Georgia’s election law should be changed to allow more third-party candidates, voting machines with paper records and vetting of presidential hopefuls, according to 19 witnesses at Wednesday’s initial meeting of the Georgia Election Advisory Council.
Secretary of State Brian Kemp, whose office oversees elections, conceived the council and appointed it 15 members of legislators, academics and elections officials. When he first announced it, he said its goal would be to find ideas to save money and improve efficiency. The witnesses said they were looking for more substantive changes. “A lot of these things are going to depend on the will of the legislature,” Kemp said.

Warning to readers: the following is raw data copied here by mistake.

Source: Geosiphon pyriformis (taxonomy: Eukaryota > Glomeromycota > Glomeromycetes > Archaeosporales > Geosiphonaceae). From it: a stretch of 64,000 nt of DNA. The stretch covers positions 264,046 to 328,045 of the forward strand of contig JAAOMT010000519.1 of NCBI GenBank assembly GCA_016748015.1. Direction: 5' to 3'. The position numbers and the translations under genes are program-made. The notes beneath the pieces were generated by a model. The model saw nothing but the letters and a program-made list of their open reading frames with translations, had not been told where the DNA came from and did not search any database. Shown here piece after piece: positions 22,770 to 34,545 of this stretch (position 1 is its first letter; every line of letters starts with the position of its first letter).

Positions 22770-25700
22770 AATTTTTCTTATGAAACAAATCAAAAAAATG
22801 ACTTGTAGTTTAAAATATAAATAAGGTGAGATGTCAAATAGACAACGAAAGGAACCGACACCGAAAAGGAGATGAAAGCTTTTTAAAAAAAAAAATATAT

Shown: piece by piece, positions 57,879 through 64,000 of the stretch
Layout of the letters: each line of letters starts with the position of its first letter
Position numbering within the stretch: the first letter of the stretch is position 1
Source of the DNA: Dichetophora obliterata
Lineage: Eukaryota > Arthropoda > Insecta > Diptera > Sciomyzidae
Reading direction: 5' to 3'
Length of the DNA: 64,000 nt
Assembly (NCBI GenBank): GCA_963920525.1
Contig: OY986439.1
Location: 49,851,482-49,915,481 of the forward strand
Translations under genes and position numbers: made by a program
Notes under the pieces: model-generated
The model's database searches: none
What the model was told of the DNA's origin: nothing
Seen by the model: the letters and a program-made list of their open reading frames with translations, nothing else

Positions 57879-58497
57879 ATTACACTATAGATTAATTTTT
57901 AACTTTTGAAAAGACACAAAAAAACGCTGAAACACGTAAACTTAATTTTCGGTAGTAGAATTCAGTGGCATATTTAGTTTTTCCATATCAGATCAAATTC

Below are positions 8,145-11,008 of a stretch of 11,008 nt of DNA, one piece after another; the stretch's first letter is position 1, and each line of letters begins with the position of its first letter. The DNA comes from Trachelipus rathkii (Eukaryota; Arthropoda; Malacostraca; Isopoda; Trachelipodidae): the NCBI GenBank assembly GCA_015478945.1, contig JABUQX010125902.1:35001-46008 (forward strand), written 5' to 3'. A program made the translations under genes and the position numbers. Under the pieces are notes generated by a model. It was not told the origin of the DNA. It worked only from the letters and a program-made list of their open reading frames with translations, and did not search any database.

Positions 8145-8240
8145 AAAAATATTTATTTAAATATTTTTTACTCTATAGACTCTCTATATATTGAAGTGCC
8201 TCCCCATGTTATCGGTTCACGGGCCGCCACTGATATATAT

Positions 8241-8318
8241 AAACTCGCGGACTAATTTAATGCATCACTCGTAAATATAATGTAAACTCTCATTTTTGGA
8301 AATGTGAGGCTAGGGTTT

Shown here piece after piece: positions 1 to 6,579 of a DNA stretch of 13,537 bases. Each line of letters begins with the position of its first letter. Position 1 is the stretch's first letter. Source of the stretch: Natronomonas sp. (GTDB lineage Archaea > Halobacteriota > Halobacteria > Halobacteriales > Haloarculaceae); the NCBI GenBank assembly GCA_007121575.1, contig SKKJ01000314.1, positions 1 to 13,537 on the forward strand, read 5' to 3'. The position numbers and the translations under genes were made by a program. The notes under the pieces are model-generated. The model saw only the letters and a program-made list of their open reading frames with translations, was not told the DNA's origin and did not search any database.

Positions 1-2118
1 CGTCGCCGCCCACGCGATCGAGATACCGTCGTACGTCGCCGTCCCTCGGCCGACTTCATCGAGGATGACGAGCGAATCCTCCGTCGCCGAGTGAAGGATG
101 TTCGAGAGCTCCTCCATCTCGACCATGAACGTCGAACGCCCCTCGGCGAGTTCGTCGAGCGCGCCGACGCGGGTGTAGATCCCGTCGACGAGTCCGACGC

A handful of witnesses railed against the state’s electronic voting machines because they don’t have a paper record that can be audited in a recount.
While they have often raised the same complaint in various forums since the machines were first used 10 years ago, they may get more attention from the commission this year, according to commission member Mike Jablonski, attorney for the Democratic Party of Georgia. That’s because the machines are going to be close to the end of their useful life, and the commission could make recommendations on their replacements for when the state budget allows the upgrade, he said.
Full Article: Georgia election changes suggested | The Augusta Chronicle.